Job Performance Not Cited in Ouster of Nevada Federal Prosecutor

Job performance was not the reason for the removal of former U.S. Attorney for Nevada Daniel Bogden, a top Justice Department official told Congress.

Appearing under oath before a House Judiciary subcommittee, William Moschella said Tuesday that the federal district including Las Vegas was important to the department and that Bogden was asked to step down to bring "renewed energy and renewed vigor in that office."

Bogden, 51, one of six federal prosecutors summoned to speak before the committee, testified that he was disappointed that he was never given a solid reason for being asked to resign.

"It is not a whole lot of solace to realize I was asked to step down so new blood could be put in my position," Bogden said. "I think we have accomplished things that we needed to accomplish and followed through on what the attorney general wanted as far as priorities."

Congressional Democrats have criticized the removal by the Bush administration of eight U.S. attorneys around the nation in recent weeks as politically motivated.

Discussing six cases one by one, Moschella told lawmakers that most prosecutors were replaced for reasons of "policy, priorities and management." The reason was disputed by the prosecutors, and Democratic lawmakers said they remained unconvinced.

Carol Lam of San Diego was let go because her prosecution of gun
cases and immigration cases lagged, Moschella said.

John McKay of Seattle promoted an information system that headquarters did not want, David Iglesias of New Mexico gave too much control to assistants, and Paul Charlton of Arizona defied superiors on a death penalty case and taped confessions in child molestation cases, against Justice Department policy, Moschella said.

However, job performance was not cited as a reason for firing Bogden or for the removal of Bud Cummins of Little Rock, Ark. Cummins was replaced by an assistant recently returned from Iraq who had worked in the White House under Karl Rove.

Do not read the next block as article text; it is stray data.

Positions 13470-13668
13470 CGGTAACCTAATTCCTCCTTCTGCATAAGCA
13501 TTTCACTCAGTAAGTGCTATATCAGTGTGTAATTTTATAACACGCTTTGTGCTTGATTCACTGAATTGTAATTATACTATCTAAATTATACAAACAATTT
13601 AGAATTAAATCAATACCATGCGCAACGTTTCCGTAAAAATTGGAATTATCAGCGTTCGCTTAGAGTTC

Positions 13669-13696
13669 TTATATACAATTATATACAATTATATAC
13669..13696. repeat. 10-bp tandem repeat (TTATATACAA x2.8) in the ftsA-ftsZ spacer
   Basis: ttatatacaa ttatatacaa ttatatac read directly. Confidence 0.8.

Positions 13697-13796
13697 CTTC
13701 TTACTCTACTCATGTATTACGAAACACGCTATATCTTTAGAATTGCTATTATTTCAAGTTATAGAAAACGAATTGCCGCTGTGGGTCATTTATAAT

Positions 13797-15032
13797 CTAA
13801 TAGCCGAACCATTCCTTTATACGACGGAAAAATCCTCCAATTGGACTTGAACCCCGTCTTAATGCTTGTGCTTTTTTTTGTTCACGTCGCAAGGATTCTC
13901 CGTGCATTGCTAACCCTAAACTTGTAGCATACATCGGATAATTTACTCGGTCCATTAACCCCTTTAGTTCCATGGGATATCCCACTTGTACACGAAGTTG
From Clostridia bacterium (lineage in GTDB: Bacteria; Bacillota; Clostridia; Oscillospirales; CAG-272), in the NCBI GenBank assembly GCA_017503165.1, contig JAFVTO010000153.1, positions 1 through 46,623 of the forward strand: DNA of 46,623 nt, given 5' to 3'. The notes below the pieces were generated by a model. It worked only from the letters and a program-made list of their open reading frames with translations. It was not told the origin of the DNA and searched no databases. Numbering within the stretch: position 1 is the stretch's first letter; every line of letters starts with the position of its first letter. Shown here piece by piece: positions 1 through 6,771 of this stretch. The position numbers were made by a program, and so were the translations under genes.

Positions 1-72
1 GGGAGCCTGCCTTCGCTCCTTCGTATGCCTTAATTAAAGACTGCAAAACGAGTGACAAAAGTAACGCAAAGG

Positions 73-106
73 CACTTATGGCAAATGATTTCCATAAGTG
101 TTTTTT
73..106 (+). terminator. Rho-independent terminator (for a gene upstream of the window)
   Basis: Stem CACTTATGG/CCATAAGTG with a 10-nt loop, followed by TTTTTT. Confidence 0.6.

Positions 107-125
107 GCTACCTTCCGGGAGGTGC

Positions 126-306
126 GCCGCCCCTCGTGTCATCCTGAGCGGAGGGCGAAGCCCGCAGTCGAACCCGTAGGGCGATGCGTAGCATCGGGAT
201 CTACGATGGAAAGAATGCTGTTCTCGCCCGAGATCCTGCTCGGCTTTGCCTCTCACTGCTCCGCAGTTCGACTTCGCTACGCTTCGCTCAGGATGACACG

No successor has been announced for Bogden. Chief Assistant U.S.
Attorney Steven Myhre is filling the position on an interim basis.

Bogden told the committee that after 16 1/2 years in the Justice
Department, including more than five years as chief prosecutor for
Nevada, it was a "traumatic and emotional" to be told his
government career was over.

Bogden, who began serving in October 2001, noted that he received positive marks in a 2003 evaluation of his office, and high grades in 2005 for prosecutions of white collar crime, drugs, public corruption, organized crime, identify theft and crime in Indian country.

Bogden testified he was asked Dec. 7 to step down by Michael Battle, director of the executive office of U.S. attorneys, but was not given a reason.

He said acting Associate Attorney General William Mercer, a friend and a U.S. attorney from Montana, told him the Bush administration had a two-year window to name new United States attorneys.

Bogden said he understood the appointments would allow the administration to place prosecutors in positions to build their resumes and get experience for possible elevation to federal judge "or other political type positions."

"So you were told you were being fired to make way for some Republican loyalist or political up-and-comer who the administration wanted to pad their resume?" said Rep, Melvin Watt, D-N.C.

"That's what it seemed to me," Bogden said.

(Copyright 2007 by The Associated Press. All Rights Reserved.)